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5/27/11 The making of the BBC's Windfarm Wars AND Miserable because of turbine noise? Tough luck, whiner. Live with it.




May 24, 2011

Jeremy Gibson

When I convinced the BBC to commission Windfarm Wars, call me naive, but I had no idea it would take seven years of my life to deliver. And doubtless most of the people we've followed with the camera over all those years didn't figure their lives would evolve this way either.

And, over that time, the whole question of how the country best provides for its burgeoning energy needs in a sustainable way has, quite simply, become more and more tortuous. Toxic even.

Windfarms divide opinion like few other topics. They are beautiful to some, eyesores to others.

Rachel Ruffle from Renewable Energy Systems, standing by a wind turbine.


They are free sustainable energy or expensively inefficient. They desecrate the landscape, or they protect its future existence.

For a filmmaker treading into this minefield, the antagonism between incoming developers and the local residents they seek to convince can be most difficult to negotiate.

Renewable Energy Systems, or RES, first put forward their plans for a windfarm in Devon in 2004.

It would be sited four-and-a-half miles from the northern edge of Dartmoor National Park, in the shallow valley of Den Brook.

I started as the film's executive producer, largely office-based, but with a director and small team on location.

But, seven years later, I had become the sole production member the budget could still afford to have on location, shooting on my own to see the story through - and the windfarm had still not been built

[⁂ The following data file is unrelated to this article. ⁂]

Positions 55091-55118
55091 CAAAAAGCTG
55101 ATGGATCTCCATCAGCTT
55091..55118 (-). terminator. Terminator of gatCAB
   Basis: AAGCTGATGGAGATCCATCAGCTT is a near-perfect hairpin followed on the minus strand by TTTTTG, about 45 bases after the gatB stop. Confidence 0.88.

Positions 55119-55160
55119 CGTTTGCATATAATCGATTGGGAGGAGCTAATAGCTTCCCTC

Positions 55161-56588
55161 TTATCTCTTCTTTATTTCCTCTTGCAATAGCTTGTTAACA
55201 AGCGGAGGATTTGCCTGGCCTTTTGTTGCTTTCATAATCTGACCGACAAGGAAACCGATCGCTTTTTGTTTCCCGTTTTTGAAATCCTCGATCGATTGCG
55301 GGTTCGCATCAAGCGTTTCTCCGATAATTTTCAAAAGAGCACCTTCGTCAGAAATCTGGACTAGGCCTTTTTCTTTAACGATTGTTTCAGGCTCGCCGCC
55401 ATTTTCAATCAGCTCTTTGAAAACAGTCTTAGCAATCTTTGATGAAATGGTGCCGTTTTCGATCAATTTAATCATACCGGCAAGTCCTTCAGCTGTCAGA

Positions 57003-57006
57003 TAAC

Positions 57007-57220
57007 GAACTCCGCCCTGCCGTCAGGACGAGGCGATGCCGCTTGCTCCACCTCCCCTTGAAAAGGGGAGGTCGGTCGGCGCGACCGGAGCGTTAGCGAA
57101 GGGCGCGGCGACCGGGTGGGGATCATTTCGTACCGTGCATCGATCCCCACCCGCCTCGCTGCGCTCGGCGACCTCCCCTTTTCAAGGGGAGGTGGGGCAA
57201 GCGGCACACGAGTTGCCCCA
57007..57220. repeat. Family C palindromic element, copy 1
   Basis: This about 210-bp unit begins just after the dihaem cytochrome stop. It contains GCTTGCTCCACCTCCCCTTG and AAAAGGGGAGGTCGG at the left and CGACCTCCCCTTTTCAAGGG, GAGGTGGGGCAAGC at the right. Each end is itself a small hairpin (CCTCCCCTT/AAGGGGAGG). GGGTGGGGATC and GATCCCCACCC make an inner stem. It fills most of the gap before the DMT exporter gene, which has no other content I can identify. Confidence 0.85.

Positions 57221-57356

Early on, we were lucky enough to gain access to all sides of the Den Brook dispute, from developers RES, to landowners and protestors alike, and to the council and council planning committee.

As the story went on, and on, over the years, this access widened to include lawyers and barristers, expert witnesses, and the planning inspectors involved in public inquiries.

Maintaining everyone's commitment and involvement over the long years of the process demanded confidentiality and tact.

Each side had to trust that we would not tell the other things that only we knew.

Windfarm Wars was originally commissioned as a single film - an observational documentary. We would follow whatever happened, wherever developments took us.

By the time the commission fell into place and the director of the first film, Olly Lambert, arrived in Devon, RES had already held their introductory exhibitions, where they showed the residents of the nearby villages what the windfarm might look like and where it would be situated, and answered their interests and concerns.

Feelings for and against the windfarm were already running high.

It's difficult to gauge the true feelings of a whole community. One of the ways is to go by those who have bothered to write letters to the council.

When the closing date came, the council had 402 letters and 3,000 questionnaires in objection and 31 letters in support.

We roughly assembled the material as we went along but each time a viewing with the BBC had come due, it was apparent that a chapter may have finished - but the big story was still unresolved.

Luckily they had the vision to keep running with it. Eventually it became a four-part series. BBC channel controllers have come and gone while waiting for it to materialise.

At times, as long waits for the next part of the planning or legal process had to be endured, it was tempting to wrap up the project, but I wanted everyone involved in the whole process to know it was being documented very publicly, and that it would be seen through to the end.

Bash and Mike Hulme, who were campaigning against the wind farm, outside their cottage in Devon.


And, as concerns about global warming, reduction of carbon dioxide emissions and the security of energy supplies became more and more acute over the years, the project gained in significance, and just had to be seen through.

What emerged is what I hope some people will see as a unique social record of how one of the nation's key dilemmas has unfolded in the early 21st century.

The four films unravel as a narrative story, and while viewers think they may know where they stand initially, a fair few may well change along the way.

Windfarm Wars will no doubt raise tempers, and for some of the many people who've taken part it will be difficult viewing - not least to see how we've all aged through the process.